From the May 4, 2002 edition of . . . 
The Casa Grande Dispatch
Posted to Sunday, May 5, 2002

Judge backs county on Oracle vote
By ALAN LEVINE, Staff Writer
May 4, 2002

O'Neil rules 2 referendums can appear on November ballot

FLORENCE - Pinal County and an Oracle citizens group emerged as victors in the most recent skirmish of an ongoing battle between a pair of major developers and Pinal Citizens for Sustainable Communities. 

On April 12, Presiding Superior Court Judge William O'Neil rendered a decision in favor of the county in a lawsuit initiated by Anam Inc. and Robson Ranch Mountains LLC that sought to keep two separate referendums from appearing on the ballot this November. 

During the past two years, both Anam and Robson had been successful in getting their respective master-planned community projects through the county's Planning and Zoning Commission and received a final OK from the Pinal County Board of Supervisors. They were well on their way to planting a bumper crop of rooftops across 7,100 pristine acres in the Oracle Junction area, bringing in an estimated 33,000 additional people. 

However, before Anam and Robson were able to mobilize their earth-mover machines, a relative handful of concerned Oracle residents went about garnering a total of more than 12,000 signatures, bringing a halt to both projects and forcing ballot measures that would allow the citizens of Pinal County to decide whether plans for the two huge communities should continue or be torn up and assigned to the waste basket. 

The developers quickly retaliated, however, when their attorneys detected some minor, technical infractions on the part of the Pinal County Elections Department having to do with the manner in which the petitions were issued and the specification of a due date.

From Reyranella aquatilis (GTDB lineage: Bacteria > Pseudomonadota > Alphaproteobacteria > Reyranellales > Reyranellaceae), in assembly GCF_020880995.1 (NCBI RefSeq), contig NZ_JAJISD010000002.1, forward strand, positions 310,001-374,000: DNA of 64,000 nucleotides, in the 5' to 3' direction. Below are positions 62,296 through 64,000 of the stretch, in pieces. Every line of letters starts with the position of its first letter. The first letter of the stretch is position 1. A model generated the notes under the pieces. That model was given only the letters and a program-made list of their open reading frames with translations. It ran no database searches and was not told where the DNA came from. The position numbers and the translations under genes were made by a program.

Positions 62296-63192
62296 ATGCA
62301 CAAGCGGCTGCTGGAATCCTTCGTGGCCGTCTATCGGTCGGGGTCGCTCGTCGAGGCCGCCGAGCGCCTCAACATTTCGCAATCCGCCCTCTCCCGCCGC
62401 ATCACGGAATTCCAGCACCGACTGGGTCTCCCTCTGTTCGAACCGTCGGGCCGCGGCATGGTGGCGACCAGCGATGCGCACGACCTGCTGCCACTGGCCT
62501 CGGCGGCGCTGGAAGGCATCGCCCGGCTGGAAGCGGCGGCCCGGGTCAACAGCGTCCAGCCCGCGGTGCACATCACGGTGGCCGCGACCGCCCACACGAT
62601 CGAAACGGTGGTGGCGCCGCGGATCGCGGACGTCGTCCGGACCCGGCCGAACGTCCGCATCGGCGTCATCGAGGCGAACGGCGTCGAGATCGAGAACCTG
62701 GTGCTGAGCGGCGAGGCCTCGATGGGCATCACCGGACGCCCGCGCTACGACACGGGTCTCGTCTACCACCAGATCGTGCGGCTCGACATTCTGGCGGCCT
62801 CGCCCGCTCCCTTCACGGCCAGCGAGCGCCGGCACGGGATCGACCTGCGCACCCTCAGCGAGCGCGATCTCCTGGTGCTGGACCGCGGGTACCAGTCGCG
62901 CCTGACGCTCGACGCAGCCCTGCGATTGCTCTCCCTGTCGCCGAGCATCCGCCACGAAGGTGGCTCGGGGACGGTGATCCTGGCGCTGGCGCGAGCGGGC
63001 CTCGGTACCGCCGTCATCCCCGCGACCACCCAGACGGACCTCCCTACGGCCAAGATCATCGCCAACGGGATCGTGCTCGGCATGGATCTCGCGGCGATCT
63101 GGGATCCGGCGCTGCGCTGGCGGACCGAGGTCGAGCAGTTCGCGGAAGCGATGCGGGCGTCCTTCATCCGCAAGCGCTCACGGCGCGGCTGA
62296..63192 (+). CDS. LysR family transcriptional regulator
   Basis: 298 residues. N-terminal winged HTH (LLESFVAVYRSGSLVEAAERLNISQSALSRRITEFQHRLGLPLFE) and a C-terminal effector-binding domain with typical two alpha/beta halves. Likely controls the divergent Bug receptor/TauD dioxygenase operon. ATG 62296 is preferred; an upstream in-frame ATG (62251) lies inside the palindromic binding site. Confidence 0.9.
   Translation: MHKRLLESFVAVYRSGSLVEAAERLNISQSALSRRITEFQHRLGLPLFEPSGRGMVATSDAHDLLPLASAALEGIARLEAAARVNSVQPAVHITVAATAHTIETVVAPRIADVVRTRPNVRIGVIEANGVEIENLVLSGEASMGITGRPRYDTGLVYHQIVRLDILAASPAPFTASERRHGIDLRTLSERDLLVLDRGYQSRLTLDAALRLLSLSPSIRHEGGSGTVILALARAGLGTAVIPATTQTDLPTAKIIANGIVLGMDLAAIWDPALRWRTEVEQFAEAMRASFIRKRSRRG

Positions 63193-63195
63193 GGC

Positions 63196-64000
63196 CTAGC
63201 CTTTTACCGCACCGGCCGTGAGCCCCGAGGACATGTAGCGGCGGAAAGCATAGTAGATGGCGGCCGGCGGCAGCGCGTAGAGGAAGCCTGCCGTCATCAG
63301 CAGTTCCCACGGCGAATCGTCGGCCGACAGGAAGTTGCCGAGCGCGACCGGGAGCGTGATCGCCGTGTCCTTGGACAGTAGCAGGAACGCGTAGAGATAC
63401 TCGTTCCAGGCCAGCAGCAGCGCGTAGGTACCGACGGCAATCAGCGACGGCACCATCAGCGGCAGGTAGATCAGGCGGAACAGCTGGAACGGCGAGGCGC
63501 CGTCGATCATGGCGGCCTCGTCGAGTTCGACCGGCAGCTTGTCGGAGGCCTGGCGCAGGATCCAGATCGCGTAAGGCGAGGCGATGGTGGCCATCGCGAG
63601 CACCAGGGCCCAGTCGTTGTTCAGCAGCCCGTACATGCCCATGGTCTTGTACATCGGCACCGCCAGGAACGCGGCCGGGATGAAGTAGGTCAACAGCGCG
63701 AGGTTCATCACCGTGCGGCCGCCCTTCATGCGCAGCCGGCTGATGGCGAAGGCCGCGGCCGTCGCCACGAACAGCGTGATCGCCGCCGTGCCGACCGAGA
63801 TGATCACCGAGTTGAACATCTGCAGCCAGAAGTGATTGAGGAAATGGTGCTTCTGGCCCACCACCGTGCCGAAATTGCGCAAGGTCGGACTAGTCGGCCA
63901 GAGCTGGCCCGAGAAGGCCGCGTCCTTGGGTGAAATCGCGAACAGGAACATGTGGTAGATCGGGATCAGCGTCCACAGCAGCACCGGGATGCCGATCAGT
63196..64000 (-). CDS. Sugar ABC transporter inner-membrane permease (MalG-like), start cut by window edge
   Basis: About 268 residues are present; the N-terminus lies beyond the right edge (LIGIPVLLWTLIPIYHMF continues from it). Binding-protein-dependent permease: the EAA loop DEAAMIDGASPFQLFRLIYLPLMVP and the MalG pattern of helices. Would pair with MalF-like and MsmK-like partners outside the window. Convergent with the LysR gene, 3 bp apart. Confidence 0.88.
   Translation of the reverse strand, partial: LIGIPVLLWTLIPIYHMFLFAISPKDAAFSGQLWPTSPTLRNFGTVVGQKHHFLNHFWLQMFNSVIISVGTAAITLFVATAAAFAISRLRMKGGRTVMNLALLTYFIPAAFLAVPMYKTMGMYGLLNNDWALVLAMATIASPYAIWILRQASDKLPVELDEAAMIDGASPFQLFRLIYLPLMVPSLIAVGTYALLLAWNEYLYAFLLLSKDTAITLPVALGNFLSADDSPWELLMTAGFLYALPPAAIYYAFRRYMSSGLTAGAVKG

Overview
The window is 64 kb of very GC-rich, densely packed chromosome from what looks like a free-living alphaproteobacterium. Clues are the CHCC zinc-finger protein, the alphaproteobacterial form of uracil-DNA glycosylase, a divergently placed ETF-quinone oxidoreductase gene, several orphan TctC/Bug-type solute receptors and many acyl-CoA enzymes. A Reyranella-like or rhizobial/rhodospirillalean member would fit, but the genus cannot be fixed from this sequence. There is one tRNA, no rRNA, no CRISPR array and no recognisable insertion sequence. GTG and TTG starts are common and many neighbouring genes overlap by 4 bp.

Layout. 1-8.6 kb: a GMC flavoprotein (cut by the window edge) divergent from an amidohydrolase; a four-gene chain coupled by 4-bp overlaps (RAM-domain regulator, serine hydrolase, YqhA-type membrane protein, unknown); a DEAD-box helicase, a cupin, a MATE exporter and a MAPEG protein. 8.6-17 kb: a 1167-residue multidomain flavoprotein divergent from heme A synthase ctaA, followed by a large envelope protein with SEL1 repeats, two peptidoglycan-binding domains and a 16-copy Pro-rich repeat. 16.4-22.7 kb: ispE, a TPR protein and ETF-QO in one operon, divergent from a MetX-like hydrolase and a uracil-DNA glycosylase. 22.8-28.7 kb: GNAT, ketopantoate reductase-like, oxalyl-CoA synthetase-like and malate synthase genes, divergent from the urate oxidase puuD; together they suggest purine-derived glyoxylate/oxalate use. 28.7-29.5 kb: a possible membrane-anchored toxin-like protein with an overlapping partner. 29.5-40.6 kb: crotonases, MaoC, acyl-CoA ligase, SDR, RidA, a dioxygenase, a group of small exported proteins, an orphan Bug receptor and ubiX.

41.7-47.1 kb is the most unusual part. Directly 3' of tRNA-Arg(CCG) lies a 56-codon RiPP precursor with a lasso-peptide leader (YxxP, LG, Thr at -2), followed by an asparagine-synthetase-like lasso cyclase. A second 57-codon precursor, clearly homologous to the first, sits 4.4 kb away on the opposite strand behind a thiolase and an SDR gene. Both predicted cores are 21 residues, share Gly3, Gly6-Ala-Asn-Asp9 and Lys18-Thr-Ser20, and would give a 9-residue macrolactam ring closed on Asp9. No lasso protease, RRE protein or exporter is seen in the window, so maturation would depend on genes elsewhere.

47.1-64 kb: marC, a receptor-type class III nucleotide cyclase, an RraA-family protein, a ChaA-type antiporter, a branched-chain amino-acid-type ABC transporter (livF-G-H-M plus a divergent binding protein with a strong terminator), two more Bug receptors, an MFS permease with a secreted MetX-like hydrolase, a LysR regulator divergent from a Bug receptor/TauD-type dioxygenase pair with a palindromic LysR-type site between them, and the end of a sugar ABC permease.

Specifically, petitioners are given 30 days from the time they receive the official petition documents from the elections office to the time the materials are to be returned. As specified in his ruling, O'Neil acknowledged that Gilbert Hoyos, county elections director, had erred when he issued the petition materials to PCSC. At the time of issuance, Hoyos noticed that the 30th day fell on the weekend, so he assigned a due date for the following Monday, which fell beyond the 30-day limit. 

In the broad technical interpretation of the statutes, PCSC's petitions were invalid because Hoyos had not complied with those statutes, but in his written opinion, O'Neil said: 

"He (Hoyos) informed them (PCSC), without request from them, of the due date and inserted it upon the application and made clear, even during his testimony, that he is still of the opinion that the Monday date given was the proper date." 

"This is not a case in equity," O'Neil wrote, "but a case in law. Referendum is a Constitutional right but it is an 'extraordinary' power ... 

"When coupled with the statement of the Arizona Legislature ... of the Arizona Session Laws of 1989, which sets forth in clear language the Legislature's intent regarding the power of referendum, the county's position is persuasive." 

The statement reads: "The right of initiative and referendum shall be broadly construed ... the effective failure to comply with these requirements shall not destroy the presumption of validity of citizens' signatures, petitions or the initiated or referred measure ..." 

O'Neil based his decision mainly on the people's right to be heard. The folks at PCSC contend that by signing its petitions, more than 12,000 residents expressed their desire to have the people of Pinal County decide how much development should be allowed to take place within the county as opposed to leaving the decision in the hands of big-money interests and a relative handful of county officials. 

"Voters have the right to be engaged in decisions regarding the outcome of the largest land-use issue to date in the county," said Mary Ellen Kazda, an Oracle resident and member of PCSC. 

The developers have decided to challenge O'Neil's ruling in the Court of Appeals in Tucson. With the county out of the picture, PCSC has hired Anne Graham-Bergin, a Tucson attorney, to look after its interests during the process. 

Graham-Bergin announced the court's schedule on Wednesday: "Opening briefs by the plaintiffs are due May 10; our response briefs are due May 31, with their reply briefs due June 10. If granted by the court, oral arguments will be set later in June and a decision will be rendered late June, early July." 

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